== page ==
Cancers at most anatomic sites occur more frequently in men compared to women. Differences in occupation, lifestyles, and sex hormones have been proposed as reasons for this difference. Now researchers have come up with a simpler reason for some of the sex related differences. Body size and height appear to account for a significant portion of this difference.
This week, in an early online edition of Journal of the National Cancer Institute, researchers followed over 65,000 adults aged 50 to 75 years old enrolled in the Vitamins And Lifestyle Study (VITALS) between 2000 and 2009. Risk factors for various cancers and height plus height squared, a measure of body size, were evaluated.
Overall, men had a 55% higher risk of cancer at shared anatomic sites. 34% of the excess cancers were explained by differences in height between sexes. For melanoma, hematologic (blood), and kidney cancers, height accounted for 57%, 50%, and 91% of the excess risk of cancer in men compared to women.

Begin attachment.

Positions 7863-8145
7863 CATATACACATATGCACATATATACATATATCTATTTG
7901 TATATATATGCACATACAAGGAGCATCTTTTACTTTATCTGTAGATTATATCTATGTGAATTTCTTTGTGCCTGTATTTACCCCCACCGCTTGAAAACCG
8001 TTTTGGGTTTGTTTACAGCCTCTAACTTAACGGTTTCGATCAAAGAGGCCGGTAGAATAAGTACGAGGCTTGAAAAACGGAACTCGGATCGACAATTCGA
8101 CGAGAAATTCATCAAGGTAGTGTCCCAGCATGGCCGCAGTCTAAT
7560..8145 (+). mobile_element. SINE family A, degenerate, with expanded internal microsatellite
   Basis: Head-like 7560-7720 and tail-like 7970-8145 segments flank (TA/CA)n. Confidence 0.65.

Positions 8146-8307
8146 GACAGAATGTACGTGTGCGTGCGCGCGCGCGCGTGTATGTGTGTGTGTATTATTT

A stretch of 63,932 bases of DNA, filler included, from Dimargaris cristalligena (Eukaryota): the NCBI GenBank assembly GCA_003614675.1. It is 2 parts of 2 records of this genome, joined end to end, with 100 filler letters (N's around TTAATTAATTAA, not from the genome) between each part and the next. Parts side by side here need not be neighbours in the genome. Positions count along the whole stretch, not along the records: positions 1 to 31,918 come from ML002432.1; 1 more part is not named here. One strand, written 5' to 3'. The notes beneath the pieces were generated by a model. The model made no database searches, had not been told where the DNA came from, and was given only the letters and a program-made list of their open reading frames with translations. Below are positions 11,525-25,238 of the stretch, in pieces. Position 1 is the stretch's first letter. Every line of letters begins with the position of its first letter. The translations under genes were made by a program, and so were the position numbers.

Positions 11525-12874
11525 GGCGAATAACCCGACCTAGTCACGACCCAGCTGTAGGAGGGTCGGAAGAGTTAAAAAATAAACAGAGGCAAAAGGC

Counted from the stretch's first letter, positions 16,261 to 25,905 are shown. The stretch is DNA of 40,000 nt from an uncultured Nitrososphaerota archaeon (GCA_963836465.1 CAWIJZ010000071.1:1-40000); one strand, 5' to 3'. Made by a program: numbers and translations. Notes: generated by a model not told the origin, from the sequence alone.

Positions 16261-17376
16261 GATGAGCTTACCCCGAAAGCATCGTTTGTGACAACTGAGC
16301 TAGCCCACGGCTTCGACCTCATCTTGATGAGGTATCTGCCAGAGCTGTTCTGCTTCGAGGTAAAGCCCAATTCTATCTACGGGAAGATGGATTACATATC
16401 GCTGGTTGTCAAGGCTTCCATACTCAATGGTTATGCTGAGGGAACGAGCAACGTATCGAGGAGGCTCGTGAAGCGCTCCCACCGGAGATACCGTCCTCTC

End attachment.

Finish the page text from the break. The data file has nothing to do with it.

The authors commented that men are taller than women on average. Excess height and size means that there are more cells that might develop into cancer, more cells are dividing at any one time, and more cells are exposed to hormones and other factors that influence growth in men compared women.